Zappia launches defence of secret money-laundering deals that helped save her country’s economy
Fidel Castro, the dictator of Cuba, has said the country’s “economic miracles are more than we ever dreamed”.
Fidel Castro to give final speech after more than 40 years
The dictator, 81, told gospelhitza conference in Havana on Wednesday that his country’s achievements made people pay more attention to his country’s financial sector, the newspaper La Nacion reported.
He said the country’s foreign exchange reserves had surpassed its annual expenditure on defence, including air defence, and had made the country more stable.
He spoke about the country’s plans to buy 40 fighter jets and 40 aircraft for US military services, including nuclear weapons.
On Wednesday, the country’s Treasury Department announced that it had paid off US$3bn in international banks’ loans to Cuba in 2013.
Castro also told the summit that Cuba “lives to the advantage of the world”, and his government was seeking a more sustainable solution to climate change.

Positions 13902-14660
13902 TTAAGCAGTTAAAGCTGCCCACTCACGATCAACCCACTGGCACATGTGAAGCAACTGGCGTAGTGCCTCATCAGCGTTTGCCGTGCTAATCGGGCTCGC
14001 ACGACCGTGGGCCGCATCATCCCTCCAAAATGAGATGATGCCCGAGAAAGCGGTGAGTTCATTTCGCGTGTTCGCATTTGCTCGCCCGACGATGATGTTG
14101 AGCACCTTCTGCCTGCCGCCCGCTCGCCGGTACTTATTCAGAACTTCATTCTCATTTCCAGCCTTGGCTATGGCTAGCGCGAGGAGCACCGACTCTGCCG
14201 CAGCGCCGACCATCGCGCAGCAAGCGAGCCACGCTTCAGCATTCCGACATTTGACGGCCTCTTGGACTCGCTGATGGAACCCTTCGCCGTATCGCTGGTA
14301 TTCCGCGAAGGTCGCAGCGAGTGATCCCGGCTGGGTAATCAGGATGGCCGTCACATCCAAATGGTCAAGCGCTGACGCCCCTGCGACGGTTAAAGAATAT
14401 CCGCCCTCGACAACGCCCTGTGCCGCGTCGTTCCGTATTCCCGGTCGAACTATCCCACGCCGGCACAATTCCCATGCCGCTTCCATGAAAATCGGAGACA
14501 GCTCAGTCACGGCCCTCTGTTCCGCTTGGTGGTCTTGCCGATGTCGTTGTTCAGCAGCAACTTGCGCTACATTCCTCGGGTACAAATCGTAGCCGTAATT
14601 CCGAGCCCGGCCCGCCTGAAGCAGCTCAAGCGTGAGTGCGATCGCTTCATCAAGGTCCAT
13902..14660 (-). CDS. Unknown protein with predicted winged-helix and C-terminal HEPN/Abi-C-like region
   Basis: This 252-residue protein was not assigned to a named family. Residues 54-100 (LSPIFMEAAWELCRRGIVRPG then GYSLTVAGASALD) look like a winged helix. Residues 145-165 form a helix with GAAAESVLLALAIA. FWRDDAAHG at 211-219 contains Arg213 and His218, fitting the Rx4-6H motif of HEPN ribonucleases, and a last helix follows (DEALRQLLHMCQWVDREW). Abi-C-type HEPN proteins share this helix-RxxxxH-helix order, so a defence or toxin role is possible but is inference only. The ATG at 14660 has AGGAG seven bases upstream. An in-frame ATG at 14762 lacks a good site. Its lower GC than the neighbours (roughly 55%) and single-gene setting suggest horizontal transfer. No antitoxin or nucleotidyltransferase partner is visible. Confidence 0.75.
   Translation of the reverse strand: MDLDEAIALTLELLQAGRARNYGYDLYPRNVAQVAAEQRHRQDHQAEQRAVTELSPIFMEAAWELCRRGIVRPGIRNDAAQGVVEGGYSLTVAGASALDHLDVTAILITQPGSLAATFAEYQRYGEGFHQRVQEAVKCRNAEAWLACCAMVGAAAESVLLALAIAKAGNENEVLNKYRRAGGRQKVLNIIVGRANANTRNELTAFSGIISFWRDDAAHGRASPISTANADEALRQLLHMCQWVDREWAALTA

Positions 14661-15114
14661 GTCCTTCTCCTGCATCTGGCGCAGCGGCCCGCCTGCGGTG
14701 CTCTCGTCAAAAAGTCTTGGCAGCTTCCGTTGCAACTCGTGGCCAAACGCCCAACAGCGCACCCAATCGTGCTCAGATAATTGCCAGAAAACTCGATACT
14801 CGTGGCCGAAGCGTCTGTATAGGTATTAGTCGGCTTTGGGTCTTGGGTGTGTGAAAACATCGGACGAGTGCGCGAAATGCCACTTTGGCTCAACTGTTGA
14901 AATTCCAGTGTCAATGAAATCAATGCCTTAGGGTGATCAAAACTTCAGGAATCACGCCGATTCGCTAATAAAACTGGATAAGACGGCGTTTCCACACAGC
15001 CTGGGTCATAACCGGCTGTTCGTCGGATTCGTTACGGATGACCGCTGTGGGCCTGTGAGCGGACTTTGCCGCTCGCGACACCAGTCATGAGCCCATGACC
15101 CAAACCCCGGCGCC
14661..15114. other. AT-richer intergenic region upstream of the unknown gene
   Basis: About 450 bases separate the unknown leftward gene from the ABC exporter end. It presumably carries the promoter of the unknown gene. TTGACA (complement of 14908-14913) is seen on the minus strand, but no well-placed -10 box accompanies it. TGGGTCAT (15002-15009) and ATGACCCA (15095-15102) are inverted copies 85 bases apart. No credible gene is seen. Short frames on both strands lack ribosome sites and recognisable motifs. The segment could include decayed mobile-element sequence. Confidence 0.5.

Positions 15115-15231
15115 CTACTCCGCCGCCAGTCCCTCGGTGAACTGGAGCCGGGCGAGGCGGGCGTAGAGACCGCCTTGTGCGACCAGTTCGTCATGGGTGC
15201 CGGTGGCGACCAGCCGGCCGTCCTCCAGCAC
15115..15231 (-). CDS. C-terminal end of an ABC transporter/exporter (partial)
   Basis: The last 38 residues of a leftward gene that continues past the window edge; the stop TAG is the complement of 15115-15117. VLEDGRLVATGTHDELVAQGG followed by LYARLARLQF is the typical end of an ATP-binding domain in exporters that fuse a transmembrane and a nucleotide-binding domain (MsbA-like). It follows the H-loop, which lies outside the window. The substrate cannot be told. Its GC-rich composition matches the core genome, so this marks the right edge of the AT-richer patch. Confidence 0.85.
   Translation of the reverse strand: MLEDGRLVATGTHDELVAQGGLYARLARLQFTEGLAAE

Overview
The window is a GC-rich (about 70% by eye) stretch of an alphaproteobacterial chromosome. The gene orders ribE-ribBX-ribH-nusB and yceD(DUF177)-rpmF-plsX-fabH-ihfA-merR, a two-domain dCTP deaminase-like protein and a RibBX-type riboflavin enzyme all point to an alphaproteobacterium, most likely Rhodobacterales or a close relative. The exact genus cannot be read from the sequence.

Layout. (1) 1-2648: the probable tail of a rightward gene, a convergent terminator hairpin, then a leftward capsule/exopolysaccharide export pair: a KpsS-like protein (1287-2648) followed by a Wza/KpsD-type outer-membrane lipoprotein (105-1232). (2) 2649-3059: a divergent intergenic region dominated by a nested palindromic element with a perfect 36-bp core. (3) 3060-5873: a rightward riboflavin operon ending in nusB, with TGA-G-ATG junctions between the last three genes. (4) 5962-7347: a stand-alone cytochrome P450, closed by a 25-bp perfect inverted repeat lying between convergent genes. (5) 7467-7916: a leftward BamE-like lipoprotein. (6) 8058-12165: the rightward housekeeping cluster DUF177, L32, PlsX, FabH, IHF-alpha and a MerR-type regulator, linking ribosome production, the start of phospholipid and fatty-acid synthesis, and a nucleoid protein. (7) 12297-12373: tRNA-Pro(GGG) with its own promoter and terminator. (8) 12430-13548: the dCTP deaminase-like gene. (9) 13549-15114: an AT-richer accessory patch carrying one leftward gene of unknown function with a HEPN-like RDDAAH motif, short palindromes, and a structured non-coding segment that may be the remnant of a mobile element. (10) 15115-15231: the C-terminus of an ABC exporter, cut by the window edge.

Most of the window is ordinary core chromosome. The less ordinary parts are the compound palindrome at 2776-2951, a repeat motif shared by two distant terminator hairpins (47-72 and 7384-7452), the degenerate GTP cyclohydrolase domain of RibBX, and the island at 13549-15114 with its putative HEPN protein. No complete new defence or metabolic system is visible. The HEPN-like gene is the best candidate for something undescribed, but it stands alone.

Fidel Castro, in Havana’s Cuban Theatre, speaks about imprgospelhitzoving Cuba’s economy
The announcement, which was carried in an official report, comes after Cuba’s top Cuban government official said he believes global warming could have devastating consequences.
The deputy foreign minister of the country, Abel Márquez-Otitlan, told state TV on Wednesday that the Cuban economy had grown at a “rapid pace” and was not in danger, according to reports by La Nacion and AFP.
The news comes as a United Nations climate change conference in Bonn in September also plans to increase its global funding to help countries cope with weather events such as droughts, floods a바카라사이트nd heatwaves.
The UN climate conference aims to boost world efforts to combat climate change and encourage countries to invest in innovative ways.
Cuba is ranked 154th out of 180 countries in the 2016 UN’s annual report on human rights and in May, it became the 14th country to receive the 2016 Nobel Peace Prize for its historic blockade of its neighbours, accusing the West of “genocide”.